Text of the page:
Christy and I hiked with a large group for the first time in months last weekend. We opted for a trip close to home, as we headed to South Mountains State Park south of Morganton. We brought Christy's 6-year old nephew, Nathan, along for his first hike since we bought him new boots for Christmas. Myron and Wayne had just started a 9-day trip canoeing the length of the Lumber River. Dorcas and Linda joined us for the hike though, along with Jim & Ann, Bonnie, and Colleen. Of course, Saucony came along, too.

We all met at the main parking area at the end of the road along Jacobs Fork. Past hikes in the park had always focused on High Shoals Falls, perhaps the park's most famous feature. Today though, I had something different in mind. We planned to hike the less-traveled northern section of the park around the Little River.

We followed the Short Trail uphill, which came as a bit of a surprise for some hike participants who had been anticipating an effortless hike. This trail, like many in the park, is really just an old roadbed. It connected to the Little River Trail, which was similar. We followed it uphill as well. The total climb was insignificant, but the road was poorly graded, resulting in long stretches of flat hiking interrupted by the occasional steep hill. The roadbed alternated between rocky and muddy and showed signs of heavy horse use. Finally we crested the ridge and descended rapidly to the Little River.

The Little River is well named. Actually, it's a stretch to call it a river at all, even by Appalachian standards. We crossed it on a sturdy bridge and followed it downstream. Soon we reached an obvious side trail to the right, blocked by a newly constructed fence. There weren't any signs to indicate that the trail was closed, but that message was somewhat implied by the fence. I thought about going around, as the path ahead led to the Little River Falls. However, I had my doubts as to whether it would be worth the trouble, given the size of stream. Plus, I wasn't so sure about leading our group, including Nathan, down a steep, exposed path. We decided to save it for another day and continued on.

We reached a junction and turned left on another ugly roadbed. I was beginning to loose my enthusiasm for the hike. Even Nathan seemed subdued. I studied the map, and called for a change in plans. Originally we had planned to hike the Old CCC trail around to another horse trail before returning over Chestnut Knob. Instead, we decided to shorten the loop by taking the Sawtooth Trail. Everyone was for the change in plans, though it meant having to ford the Little River.

We descended to the river again and reached it at a pretty spot. Upstream it passed through a tunnel of rhododendron, while downstream it cascaded over a rock face. The ford was simple, as the water was only about 6" deep. We made it across and began the climb towards Chestnut Knob.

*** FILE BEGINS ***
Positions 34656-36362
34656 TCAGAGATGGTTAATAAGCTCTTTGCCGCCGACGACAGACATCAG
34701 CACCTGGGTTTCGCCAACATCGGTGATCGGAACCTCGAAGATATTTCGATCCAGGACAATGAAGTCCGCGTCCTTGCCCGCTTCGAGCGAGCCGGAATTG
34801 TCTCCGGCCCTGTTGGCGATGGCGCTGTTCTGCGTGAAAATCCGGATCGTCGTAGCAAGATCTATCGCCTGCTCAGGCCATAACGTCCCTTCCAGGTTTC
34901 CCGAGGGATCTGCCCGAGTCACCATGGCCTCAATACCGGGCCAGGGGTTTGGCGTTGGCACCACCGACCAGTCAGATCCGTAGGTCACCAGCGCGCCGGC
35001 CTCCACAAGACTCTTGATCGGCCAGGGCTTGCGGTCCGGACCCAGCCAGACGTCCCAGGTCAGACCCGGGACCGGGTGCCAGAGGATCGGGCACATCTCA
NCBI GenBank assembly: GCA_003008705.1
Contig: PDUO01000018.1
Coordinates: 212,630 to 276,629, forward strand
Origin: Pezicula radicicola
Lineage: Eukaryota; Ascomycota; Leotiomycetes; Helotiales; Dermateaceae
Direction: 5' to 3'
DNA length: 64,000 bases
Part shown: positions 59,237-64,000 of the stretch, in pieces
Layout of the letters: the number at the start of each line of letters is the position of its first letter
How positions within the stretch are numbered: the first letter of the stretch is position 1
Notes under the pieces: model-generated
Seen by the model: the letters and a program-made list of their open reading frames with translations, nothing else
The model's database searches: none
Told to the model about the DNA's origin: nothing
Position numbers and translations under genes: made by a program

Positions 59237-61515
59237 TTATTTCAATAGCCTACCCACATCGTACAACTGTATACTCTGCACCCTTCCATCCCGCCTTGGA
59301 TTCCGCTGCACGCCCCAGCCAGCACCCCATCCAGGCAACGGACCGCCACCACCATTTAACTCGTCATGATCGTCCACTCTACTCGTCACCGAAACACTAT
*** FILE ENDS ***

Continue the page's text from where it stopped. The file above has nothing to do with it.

This was tedious, but Christy, Nathan, and I livened it up with a pine cone war. We reached an unmarked junction that wasn't shown on the map, and I guessed left. Luckily I was correct. We climbed along a ridge through open forest that showed scars of a recent fire. Finally we began the final climb to Chestnut Knob. We reached the summit, and descended a short, rocky side trail to a rock outcrop for lunch. Here we had a fine view south and east over the Jacobs Fork valley. After lunch, Nathan and I had a fun time exploring the rock outcrops and miniature caves clinging to the side of the mountain.

We returned to the summit and began the long winding descent into the valley. This was the first part of the hike that was on a footpath, which was a welcome change. We did interrupt the descent for a short side trip out to the Jacobs Fork overlook. Here we had a fine view across the valley, where we spotted High Shoals Falls spilling over a ledge.

We descended to the valley, passing numerous hikers and families along the way. It was the first warm, sunny weekend in quite some time, and it seemed like everyone was out enjoying it. When we reached the valley, Christy, Nathan, Saucony, and I decided to head for home. It was early, but Christy's hip pain was back and Nathan was complaining of an upset stomach. Everyone else continued the hike with an additional 3-mile loop to High Shoals Falls. This would've been worthwhile, but I was content to head home early. I'm sure we'll be back to South Mountains, as it's a nice place that isn't too far from Charlotte. Next time though, we'll probably avoid the Little River area and focus more on the Jacobs Fork section of the park.

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